I've never been a big fan of conventional marathon build-up programs. First of all, most of those programs are designed for beginners- and I am of the opinion that if you are starting from scratch you should be looking at a 1 year plan rather than one that lasts only 3 or 4 months.
If you are an experienced runner preparing for a marathon-here are my 2 cents on how to do it right.
6 months out- you should be already be working on doing long enough runs that you feel confident that you can FINISH a marathon. Weekly 15-17 mile runs. They can be slow.
3 months out- your weekly miles and long runs should be peaking. That's right- 3 months out. Maintain that workload for the next 4 weeks. Never run longer than 3 hours or 20 miles in training.
2 months out- you should be focus on improving your long run tempo, not your distance. You have to do some race specific workouts on a weekly basis - at least an hour, which can be part of your weekly long run or a separate trainng session. Another option is to attempt to run a long run at tempo every other week, alternating with an easier long distance run.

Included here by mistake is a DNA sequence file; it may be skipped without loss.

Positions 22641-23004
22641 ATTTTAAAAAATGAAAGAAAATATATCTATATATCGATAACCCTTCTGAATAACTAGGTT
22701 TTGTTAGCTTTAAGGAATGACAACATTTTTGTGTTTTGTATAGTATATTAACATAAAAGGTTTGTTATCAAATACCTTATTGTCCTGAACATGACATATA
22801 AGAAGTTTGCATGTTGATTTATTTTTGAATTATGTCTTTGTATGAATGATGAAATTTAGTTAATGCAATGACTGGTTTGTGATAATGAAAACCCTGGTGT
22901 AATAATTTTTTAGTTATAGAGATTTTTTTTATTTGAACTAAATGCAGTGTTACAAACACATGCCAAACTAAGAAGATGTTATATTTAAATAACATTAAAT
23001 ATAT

I believe the 4 week period between 6 and 2 weeks out from your scheduled marathon should be the most intense part of your training.
4 weeks out- the perfect time for a half marathon or race simulated time trial to test your fitness. Allow yourself 2 good rest days, simulating what you will be doing those last couple of days before your marathon. You should be able to complete your half marathon at or below your goal marathon pace. With more recovery you'll be surprised how easy that pace feels on race day.
2 weeks out- you can start cutting your miles while maintaining intensity. No more runs longer than 90 minutes.
1 week out- nothing longer than an hour- 40-45 minutes of race pace running.
3 days out- your last race pace run for no more than 40 min.
2 days out- light jogging.
Race day-the optimal race plan is one that is run at an even pace- by now you should have a good feel for what that is.
Marathon training is hard work if you expect to run to your potential- the formula includes long runs of 2 hours or more, weekly miles, intervals or tempo work, and recovery days. The trick is putting the components together in a way that works best or you.
(c) Dave Elger 2007 All rights reserved